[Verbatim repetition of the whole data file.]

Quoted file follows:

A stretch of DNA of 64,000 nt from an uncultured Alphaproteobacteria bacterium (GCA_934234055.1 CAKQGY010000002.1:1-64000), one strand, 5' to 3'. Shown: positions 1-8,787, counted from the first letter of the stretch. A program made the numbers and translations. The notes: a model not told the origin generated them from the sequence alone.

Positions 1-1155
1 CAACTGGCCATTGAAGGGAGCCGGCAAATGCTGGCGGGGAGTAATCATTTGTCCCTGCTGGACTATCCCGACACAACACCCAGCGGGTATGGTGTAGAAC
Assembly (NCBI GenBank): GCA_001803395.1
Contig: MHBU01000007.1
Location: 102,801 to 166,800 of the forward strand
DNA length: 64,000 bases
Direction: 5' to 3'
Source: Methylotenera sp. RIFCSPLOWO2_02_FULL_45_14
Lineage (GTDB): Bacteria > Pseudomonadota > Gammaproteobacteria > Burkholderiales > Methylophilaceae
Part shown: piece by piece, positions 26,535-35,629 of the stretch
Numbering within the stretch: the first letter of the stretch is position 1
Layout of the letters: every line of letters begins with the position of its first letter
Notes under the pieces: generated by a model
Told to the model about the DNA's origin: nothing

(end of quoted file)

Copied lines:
A stretch of DNA of 64,000 nt from an uncultured Alphaproteobacteria bacterium (GCA_934234055.1 CAKQGY010000002.1:1-64000), one strand, 5' to 3'. Shown: positions 1-8,787, counted from the first letter of the stretch. A program made the numbers and translations. The notes: a model not told the origin generated them from the sequence alone.

Positions 1-1155
1 CAACTGGCCATTGAAGGGAGCCGGCAAATGCTGGCGGGGAGTAATCATTTGTCCCTGCTGGACTATCCCGACACAACACCCAGCGGGTATGGTGTAGAAC
Assembly (NCBI GenBank): GCA_001803395.1
Contig: MHBU01000007.1
Location: 102,801 to 166,800 of the forward strand
DNA length: 64,000 bases
Direction: 5' to 3'
Source: Methylotenera sp. RIFCSPLOWO2_02_FULL_45_14
Lineage (GTDB): Bacteria > Pseudomonadota > Gammaproteobacteria > Burkholderiales > Methylophilaceae
Part shown: piece by piece, positions 26,535-35,629 of the stretch
Numbering within the stretch: the first letter of the stretch is position 1
Layout of the letters: every line of letters begins with the position of its first letter
Notes under the pieces: generated by a model
Told to the model about the DNA's origin: nothing